Lynn Kalmring was killed by her common-law husband Keith Wiens in 2013. Photo submitted to the Penticton Western News

Six years of grief for murdered B.C. woman’s family

Family of slain Penticton woman struggling through civil litigation against convicted murderer

It’s been years, and she still can’t say his name.

That’s at least in part because despite being found guilty in the court of law for murder, Keith Wiens still doesn’t appear to have accepted responsibility for killing his then-common law spouse Lynn Kalmring.

In fact, Wiens has been fighting Kalmring’s family in a civil suit for some properties owned by the former couple — valued at about $500,000. Her sister, Donna Irwin, said the family was initially prepared to settle for a 50-50 split.

Related: Ex-Mountie convicted for murder with parole set at 13 years

“I can’t even say his name out loud; I still refer to him as the animal,” said Irwin. “When I have to say his name out loud, it makes me get goose bumps everywhere. He’s just such an arrogant, bad dude.”

Wiens was convicted of second-degree murder, after he shot Kalmring in the face just over seven years ago in their Penticton home. From the beginning, Wiens has claimed self-defence, but in trial Crown evidence pointed to him planting a knife on Kalmring after her death. An appeal favoured the original decision.

The anniversary of Kalmring’s murder passed less than two weeks ago, on Aug. 16, but six years hasn’t made Kalmring’s sudden death any easier, especially as family members feel they have been revictimized throughout the process toward justice.

“It’s been six years this August, and it just keeps firing it back up every time this stuff comes up,” Kalmring’s daughter Brandy Cummings said. “Of course, every time it comes up, it’s like refreshing, opening up that wound again.”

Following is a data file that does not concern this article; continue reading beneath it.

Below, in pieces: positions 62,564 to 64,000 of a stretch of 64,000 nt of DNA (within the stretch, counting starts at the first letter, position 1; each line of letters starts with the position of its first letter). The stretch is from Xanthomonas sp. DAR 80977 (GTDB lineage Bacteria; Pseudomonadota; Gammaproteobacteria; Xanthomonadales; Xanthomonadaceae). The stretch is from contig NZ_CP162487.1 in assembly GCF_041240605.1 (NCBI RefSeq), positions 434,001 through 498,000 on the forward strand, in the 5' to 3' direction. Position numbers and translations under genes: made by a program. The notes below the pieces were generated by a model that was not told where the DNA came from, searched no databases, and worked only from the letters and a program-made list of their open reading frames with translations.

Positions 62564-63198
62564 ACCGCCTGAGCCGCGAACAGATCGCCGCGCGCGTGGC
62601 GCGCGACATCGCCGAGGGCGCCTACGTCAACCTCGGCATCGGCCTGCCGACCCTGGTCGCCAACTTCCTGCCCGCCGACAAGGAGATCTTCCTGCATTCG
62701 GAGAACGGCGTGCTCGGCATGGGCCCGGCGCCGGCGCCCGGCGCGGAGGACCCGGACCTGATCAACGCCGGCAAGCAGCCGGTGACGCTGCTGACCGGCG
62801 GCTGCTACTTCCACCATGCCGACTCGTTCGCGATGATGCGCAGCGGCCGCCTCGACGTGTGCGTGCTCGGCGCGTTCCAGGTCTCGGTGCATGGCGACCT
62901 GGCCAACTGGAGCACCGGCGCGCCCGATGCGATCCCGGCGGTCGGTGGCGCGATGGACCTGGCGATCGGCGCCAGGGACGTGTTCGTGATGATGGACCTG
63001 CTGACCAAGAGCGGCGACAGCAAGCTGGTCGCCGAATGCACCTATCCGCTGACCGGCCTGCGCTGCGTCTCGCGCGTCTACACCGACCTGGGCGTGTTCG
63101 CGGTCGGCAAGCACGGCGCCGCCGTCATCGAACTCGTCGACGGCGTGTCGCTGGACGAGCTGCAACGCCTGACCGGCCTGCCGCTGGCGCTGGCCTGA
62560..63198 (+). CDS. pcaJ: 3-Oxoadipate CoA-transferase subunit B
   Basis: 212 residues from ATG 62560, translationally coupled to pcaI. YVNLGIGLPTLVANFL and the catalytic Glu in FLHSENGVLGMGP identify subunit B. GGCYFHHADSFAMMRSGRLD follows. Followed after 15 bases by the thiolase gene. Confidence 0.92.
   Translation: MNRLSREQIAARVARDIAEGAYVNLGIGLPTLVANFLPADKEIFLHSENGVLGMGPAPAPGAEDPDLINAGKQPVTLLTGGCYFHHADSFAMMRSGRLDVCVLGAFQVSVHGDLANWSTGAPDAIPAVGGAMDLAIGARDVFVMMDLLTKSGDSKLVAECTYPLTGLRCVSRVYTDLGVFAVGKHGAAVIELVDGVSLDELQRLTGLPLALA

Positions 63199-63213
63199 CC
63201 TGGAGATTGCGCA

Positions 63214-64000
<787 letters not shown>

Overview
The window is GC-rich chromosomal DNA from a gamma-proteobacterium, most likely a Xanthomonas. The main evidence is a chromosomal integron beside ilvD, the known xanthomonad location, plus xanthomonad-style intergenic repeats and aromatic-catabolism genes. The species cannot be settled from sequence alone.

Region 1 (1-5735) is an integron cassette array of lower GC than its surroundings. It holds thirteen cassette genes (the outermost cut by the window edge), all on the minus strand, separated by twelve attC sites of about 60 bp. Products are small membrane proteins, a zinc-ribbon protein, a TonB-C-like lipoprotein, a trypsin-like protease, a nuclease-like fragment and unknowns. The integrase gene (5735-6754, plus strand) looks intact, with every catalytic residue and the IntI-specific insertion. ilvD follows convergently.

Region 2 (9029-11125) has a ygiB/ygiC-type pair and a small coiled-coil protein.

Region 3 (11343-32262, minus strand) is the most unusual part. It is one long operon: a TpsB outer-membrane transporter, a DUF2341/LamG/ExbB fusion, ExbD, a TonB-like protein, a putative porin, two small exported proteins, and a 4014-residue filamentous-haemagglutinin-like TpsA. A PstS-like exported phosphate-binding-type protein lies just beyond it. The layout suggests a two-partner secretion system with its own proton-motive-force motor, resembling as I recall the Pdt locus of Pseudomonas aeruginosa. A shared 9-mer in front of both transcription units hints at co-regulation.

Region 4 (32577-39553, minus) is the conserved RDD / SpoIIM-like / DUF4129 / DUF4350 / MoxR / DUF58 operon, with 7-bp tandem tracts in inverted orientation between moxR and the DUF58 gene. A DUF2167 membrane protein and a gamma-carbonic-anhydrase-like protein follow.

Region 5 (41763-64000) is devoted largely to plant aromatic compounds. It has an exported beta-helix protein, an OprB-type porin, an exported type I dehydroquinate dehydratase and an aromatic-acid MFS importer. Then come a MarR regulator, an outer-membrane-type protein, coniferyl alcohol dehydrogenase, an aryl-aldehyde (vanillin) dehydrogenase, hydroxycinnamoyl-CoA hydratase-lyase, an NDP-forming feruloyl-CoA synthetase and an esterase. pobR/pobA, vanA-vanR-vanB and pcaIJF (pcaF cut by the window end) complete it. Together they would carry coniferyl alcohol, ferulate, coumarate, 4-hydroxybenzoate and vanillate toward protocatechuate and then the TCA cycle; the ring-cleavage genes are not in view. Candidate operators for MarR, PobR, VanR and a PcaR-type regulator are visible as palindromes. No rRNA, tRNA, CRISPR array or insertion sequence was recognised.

Related: Family of slain Penticton woman relieved appeal denied

Kalmring’s estate, executed by Irwin, launched a lawsuit on Dec. 22, 2011 against Wiens for general and special damages, among other reliefs for the pain caused by the loss of their family member.

“As a result of the defendant’s wrongful act in murdering the deceased, the dependents and each of them have suffered and will continue to suffer damages,” the lawsuit reads.

“In particular, each have suffered, and will continue to suffer loss of services, loss of support; loss of love, guidance and affection; loss of care and loss of inheritance.”

Among the damages sought, Irwin said the family was seeking about half of the value of a property shared by Kalmring and Wiens, while the other half would go to Wiens.

“He’s just basically saying, ‘No. She’s getting nothing, the estate’s getting nothing,’” Irwin said.

Related: Accused killer’s bail comes as blow to family

As the fight continues, Irwin said Wiens is self-representing in the case, and is fighting to take Irwin and the estate into a courtroom where the pair would go face-to-face.

“So he can interrogate me and my family as to why we think the estate should get any money,” Irwin said. “We’re going to get in front of a judge, and hopefully a judge can either set something up where, either the judge is going to make a decision, or (Wiens) is going to have to get a lawyer.”

In a potential positive for the family, Irwin and Cummings said they don’t believe Wiens’ behaviour in the civil case will reflect well on him as he heads to a parole application after 13 years in prison — nine years from this past July.

But after watching the courts allow the civil case to drag on for five years and counting, costing the family nearly $50,000 in legal fees, Cummings said she’s having a hard time keeping faith in the justice system.

Related: Murdered woman’s sister calls for improved victims’ rights

“Right from the beginning, that’s what we were trying to fight for, is the victims should have a little more rights than they do,” Cummings said. “We’re trying to be a voice for my mom, and it’s proving a lot harder than I ever expected.”

The family brought their case to Dan Albas, then the member of Parliament for Okanagan-Coquihalla which represented the family, who took it to Parliament, but Irwin said she hasn’t seen any changes coming down the pike.

“The public certainly doesn’t realize what victims go through. You hear about the stories on the news and it’s sensationalized, and all the gory details of it all,” Irwin said.

“Everybody was interested then, but nobody’s interested now. Nobody really knows what happens after it’s all said and done, so I want to make sure that the public is aware.”

The Western News has reached out to the family’s lawyers, but have not received comment as of publication.

Related: Crown drops breach charges against convicted murderer Wiens


@dustinrgodfrey
dustin.godfrey@pentictonwesternnews.com
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